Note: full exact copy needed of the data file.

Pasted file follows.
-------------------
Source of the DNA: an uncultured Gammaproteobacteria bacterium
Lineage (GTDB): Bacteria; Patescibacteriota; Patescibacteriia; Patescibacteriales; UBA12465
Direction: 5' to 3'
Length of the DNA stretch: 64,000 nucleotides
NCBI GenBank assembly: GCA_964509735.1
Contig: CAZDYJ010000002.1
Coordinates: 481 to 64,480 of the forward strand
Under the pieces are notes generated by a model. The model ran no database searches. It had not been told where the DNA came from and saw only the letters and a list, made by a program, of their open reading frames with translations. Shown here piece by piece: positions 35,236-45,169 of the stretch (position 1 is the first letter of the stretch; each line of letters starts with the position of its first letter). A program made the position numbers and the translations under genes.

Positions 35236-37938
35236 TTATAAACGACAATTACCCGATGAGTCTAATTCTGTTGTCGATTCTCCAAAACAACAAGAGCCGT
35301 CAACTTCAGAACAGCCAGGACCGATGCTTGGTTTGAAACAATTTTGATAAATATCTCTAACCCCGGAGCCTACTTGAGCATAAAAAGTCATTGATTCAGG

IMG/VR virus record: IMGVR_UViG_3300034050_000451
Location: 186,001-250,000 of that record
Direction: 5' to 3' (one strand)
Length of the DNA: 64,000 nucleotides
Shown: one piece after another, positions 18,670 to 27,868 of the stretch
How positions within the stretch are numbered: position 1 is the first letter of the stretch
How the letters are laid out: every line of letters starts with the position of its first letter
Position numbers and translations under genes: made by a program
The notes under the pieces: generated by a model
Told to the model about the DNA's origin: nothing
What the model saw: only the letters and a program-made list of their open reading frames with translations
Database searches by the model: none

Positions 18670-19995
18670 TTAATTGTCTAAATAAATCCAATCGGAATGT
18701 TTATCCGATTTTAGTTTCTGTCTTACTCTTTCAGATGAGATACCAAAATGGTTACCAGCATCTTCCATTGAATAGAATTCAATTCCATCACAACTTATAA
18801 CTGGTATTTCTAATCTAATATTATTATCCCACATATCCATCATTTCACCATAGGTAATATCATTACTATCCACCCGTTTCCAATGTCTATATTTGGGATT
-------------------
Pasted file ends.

Source of the DNA: an uncultured Gammaproteobacteria bacterium
Lineage (GTDB): Bacteria; Patescibacteriota; Patescibacteriia; Patescibacteriales; UBA12465
Direction: 5' to 3'
Length of the DNA stretch: 64,000 nucleotides
NCBI GenBank assembly: GCA_964509735.1
Contig: CAZDYJ010000002.1
Coordinates: 481 to 64,480 of the forward strand
Under the pieces are notes generated by a model. The model ran no database searches. It had not been told where the DNA came from and saw only the letters and a list, made by a program, of their open reading frames with translations. Shown here piece by piece: positions 35,236-45,169 of the stretch (position 1 is the first letter of the stretch; each line of letters starts with the position of its first letter). A program made the position numbers and the translations under genes.

Positions 35236-37938
35236 TTATAAACGACAATTACCCGATGAGTCTAATTCTGTTGTCGATTCTCCAAAACAACAAGAGCCGT
35301 CAACTTCAGAACAGCCAGGACCGATGCTTGGTTTGAAACAATTTTGATAAATATCTCTAACCCCGGAGCCTACTTGAGCATAAAAAGTCATTGATTCAGG

IMG/VR virus record: IMGVR_UViG_3300034050_000451
Location: 186,001-250,000 of that record
Direction: 5' to 3' (one strand)
Length of the DNA: 64,000 nucleotides
Shown: one piece after another, positions 18,670 to 27,868 of the stretch
How positions within the stretch are numbered: position 1 is the first letter of the stretch
How the letters are laid out: every line of letters starts with the position of its first letter
Position numbers and translations under genes: made by a program
The notes under the pieces: generated by a model
Told to the model about the DNA's origin: nothing
What the model saw: only the letters and a program-made list of their open reading frames with translations
Database searches by the model: none

Positions 18670-19995
18670 TTAATTGTCTAAATAAATCCAATCGGAATGT
18701 TTATCCGATTTTAGTTTCTGTCTTACTCTTTCAGATGAGATACCAAAATGGTTACCAGCATCTTCCATTGAATAGAATTCAATTCCATCACAACTTATAA
18801 CTGGTATTTCTAATCTAATATTATTATCCCACATATCCATCATTTCACCATAGGTAATATCATTACTATCCACCCGTTTCCAATGTCTATATTTGGGATT